When my four children, now 50-plus, were young they enjoyed nothing more than to visit what was then our museum. They were both amazed and enchanted by the exhibits, and learned much therefrom.
The topping of their visit was always watching Charlie Chaplin and Laurel and Hardy in the Old Town theatre.
Why on earth have the layout and composition of the museum become the purview of new age know-nothings rather than that of the scientists, historians and artisans who have elevated it to the world-class status it currently enjoys?
Has anyone consulted our First Nations spokespersons to ask whether they approve of the planned carnage? We cannot deny history: we Caucasians overran and oppressed the then-existing Indigenous culture, tore children from their families to be physically and sexually abused by cruel and sacreligious church personnel and attempted to wipe out their languages and their culture.
Still, the museum exhibits accurately represent how the world was in the days it purports to depict.
Addition is always preferable to subtraction: rather than trying to obliterate how the world was in those days, we should, in co-operation with our Indigenous Peoples, create new exhibits that clearly portray the damage we Caucasians have inflicted upon upon our Aboriginal brothers and sisters, with a view to righting the consequent wrongs.
I hope that we Caucasians, as immigrants and conquerors, will not choose to ape Orwell’s Winston Smith, who laboured in the “Ministry of Truth” to revise the history books to conform with Big Brother’s perverted world vision.
John C. Simpson
Engage the public before wholesale change
The Royal British Columbia Museum and Archives is one of the world’s great museums.
In my professional capacity as a museum consultant with a background in strategic impact and audience research, I can think of no other museum that offers immersive experiences of such quality and depth that have stood the test of time and continue to engage and enthrall visitors of all ages.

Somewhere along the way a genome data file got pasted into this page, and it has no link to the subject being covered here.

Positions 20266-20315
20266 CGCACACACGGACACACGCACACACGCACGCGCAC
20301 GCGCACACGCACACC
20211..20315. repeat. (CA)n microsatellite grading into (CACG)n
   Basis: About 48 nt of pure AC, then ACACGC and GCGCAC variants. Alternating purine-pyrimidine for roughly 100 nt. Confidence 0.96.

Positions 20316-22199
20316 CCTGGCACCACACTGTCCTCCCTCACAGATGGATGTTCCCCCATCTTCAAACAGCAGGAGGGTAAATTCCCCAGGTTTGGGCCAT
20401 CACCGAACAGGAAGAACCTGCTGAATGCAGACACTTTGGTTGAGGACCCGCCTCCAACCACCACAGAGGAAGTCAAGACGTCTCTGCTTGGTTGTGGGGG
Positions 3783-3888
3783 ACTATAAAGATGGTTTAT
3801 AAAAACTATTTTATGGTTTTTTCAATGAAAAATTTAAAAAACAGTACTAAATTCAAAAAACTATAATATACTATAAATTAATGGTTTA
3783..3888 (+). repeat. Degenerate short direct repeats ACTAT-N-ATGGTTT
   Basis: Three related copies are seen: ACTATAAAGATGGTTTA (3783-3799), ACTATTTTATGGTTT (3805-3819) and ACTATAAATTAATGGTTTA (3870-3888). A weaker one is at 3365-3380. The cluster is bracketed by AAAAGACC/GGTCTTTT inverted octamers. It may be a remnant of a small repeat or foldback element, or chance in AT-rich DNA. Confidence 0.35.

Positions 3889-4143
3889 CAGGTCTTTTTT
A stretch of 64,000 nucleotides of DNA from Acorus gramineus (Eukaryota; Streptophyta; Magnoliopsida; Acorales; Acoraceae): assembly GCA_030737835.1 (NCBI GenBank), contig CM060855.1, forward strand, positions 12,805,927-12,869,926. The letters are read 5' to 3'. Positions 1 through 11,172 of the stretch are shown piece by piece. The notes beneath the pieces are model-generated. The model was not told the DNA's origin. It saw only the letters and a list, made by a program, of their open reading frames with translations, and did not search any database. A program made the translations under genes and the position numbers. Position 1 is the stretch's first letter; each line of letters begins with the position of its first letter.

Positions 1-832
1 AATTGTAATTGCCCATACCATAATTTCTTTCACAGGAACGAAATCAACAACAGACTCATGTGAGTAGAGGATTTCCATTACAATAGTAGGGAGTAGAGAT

This does not preclude change, and RBCM is to be commended for its willingness to address current questions of representation and decolonization.
However, the museum is a public institution that belongs to the people of British Columbia whose taxes pay for its continuing presence and upkeep. To decide on the wholesale dismantling of the Human History galleries before widespread consultation with the public, in the absence of the necessary research to support change and without a clear timeline and plan for redevelopment (as reported in the Times Colonist on Dec. 19) is neither good management nor good governance.
RBCM is a provincial institution and the people and the Government of British Columbia can insist that public consultation, research and a road map for change are in place before the dismantling of existing galleries and the disbursement of objects.
Change that involves and is negotiated with the public, rather than imposed on it, is more likely to receive support and reflect the multiple viewpoints which RBCM claims to be seeking.
Carol Scott, museum consultant
Richardson is busier, but not with bicycles
Interesting how folks have started driving Richardson Street again, transiting from downtown to Fairfield, Gonzales and Oak Bay.
I was stopped going south on Foul Bay at the corner of Richardson and there was a line up of three cars to enter onto Foul Bay from the west. One car darted across to McNeill. Is it actually illegal to drive on Richardson?
Richardson west of Moss Street also seems busier.
The idiocy of proclaiming Richardson a bikeway is becoming clearer every day. Choking traffic is the result on Fairfield and Fort with very rare cycling usage on Richardson.